CNMI clinic recognized as world class

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A KNOWN community health center at the Commonwealth of Northern Marianas Island on Wednesday was given the National Committee for Quality Assurance seal of recognition as testament to its world class quality of medical service.

The NCQA’s recognition of the Kagman Community Health Center was the result of the center’s focus on highly coordinated and long-term participative relationships with patients, according to the clinic’s executive director Vince T. Castro.

“We finally get our PCMH accreditation and recognition,” Castro said in a phone interview. He added that they have submitted their application for accreditation in July this year.

“Even before that, we have been operating as patient-centered medical home. What it means is whoever comes here gets high quality care and we have a certain standard that we meet. We made extra effort to learn about our patient and not just the doctor or provider,” Castro said.

He noted that even their front desk staff, medical assistants and nurses, their case manager are part of the team in overseeing their patient care by knowing their cases and their medical condition adding that they always monitor their clinical performance.

“For example, for diabetes patients, we review their cases – how are we doing in getting their sugar controlled. Basically, we are always trying to improve our patient’s health,” Castro said.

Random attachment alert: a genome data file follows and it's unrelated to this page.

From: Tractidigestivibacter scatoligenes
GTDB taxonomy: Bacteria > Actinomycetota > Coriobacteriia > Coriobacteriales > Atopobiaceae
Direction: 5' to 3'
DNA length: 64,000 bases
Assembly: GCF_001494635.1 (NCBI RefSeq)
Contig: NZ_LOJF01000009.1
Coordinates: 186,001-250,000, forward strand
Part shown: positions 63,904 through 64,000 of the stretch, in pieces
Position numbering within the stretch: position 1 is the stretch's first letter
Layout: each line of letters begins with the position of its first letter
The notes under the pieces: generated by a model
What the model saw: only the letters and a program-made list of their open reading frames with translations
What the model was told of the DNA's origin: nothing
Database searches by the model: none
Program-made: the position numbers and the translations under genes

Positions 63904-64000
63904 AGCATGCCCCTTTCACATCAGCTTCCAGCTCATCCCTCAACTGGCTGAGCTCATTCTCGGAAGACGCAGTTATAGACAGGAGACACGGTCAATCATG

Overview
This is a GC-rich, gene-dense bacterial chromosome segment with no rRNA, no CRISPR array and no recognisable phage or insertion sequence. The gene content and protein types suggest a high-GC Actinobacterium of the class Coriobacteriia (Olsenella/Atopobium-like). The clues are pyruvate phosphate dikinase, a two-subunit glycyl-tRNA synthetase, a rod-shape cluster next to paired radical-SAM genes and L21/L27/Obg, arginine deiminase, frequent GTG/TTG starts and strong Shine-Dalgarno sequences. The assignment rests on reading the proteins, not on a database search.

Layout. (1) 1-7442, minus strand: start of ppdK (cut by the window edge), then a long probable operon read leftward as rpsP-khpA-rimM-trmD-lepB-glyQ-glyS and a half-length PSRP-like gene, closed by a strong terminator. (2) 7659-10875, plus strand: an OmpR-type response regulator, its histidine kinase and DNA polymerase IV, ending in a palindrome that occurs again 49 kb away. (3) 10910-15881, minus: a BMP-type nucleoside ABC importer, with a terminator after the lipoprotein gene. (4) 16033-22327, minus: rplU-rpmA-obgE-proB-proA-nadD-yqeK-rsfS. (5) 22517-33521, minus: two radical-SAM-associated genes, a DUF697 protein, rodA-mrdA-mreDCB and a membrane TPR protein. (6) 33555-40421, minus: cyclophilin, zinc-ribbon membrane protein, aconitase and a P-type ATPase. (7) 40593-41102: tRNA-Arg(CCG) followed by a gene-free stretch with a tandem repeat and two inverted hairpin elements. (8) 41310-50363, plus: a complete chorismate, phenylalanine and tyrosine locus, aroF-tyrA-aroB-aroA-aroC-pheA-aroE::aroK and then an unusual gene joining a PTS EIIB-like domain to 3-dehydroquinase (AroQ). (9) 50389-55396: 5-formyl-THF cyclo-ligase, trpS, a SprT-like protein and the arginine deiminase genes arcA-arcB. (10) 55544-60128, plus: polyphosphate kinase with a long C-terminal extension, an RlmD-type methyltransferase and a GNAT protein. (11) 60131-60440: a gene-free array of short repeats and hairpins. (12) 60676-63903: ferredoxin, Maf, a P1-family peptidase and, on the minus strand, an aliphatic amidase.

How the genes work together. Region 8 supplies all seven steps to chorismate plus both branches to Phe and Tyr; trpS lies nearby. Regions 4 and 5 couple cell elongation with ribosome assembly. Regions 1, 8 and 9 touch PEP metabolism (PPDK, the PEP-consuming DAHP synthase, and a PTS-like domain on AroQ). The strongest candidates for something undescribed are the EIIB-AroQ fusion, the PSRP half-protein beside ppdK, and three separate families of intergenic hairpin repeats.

Moreover, Castro disclosed that the KCHC use electronic health record so the recorded information is accessible to the providers.

“In medical referrals, we are the one calling the referral office and following up on behalf of the patients who need it. We actively seek out for the patient to remind them of their doctor appointment,” he said.

Aside from health care, KCHC also helped arrange transportation for its patients. It coordinate with the Commonwealth Office of Transit Authority to give patients a ride to the clinic and back to their homes.

“We did apply for accreditation because we want to make sure that we meet certain standards for the NCQA. We want to test our system and find out exactly where we are,” Castro said.
NCQA is non-profit organization dedicated to improving health care quality. It accredits and certifies a wide range of health care organizations. It also recognizes clinicians and practices in key areas of performance.

Castro said NCQA Patient-Centered Medical Home is a model of primary care that combines teamwork and information technology to improve care, improve patients’ experience of care and reduce costs.

NCQA president Margaret E. O’Kane defined medical homes as fostering partnerships between patients and their personal clinicians, instead of approaching care as the sum of episodic office visits.

“Each patient’s care is overseen by clinician-led care teams that coordinate treatment across the health care system. Research shows that medical homes can lead to higher quality and lower costs, and can improve patient and provider reported experiences of care.”

“Recognition shows that KCHC has the tools, systems and resources to provide its patients with the right care, at the right time,” O’Kane stated.

The recognition is valid for three years.

“KCHC demonstrated the ability to meet the program’s key elements, embodying characteristics of the medical home.

NCQA standards aligned with the joint principles of the Patient-Centered Medical Home established with the American College of Physicians, the American Academy of Family Physicians, the American Academy of Pediatrics and the American Osteopathic Association.

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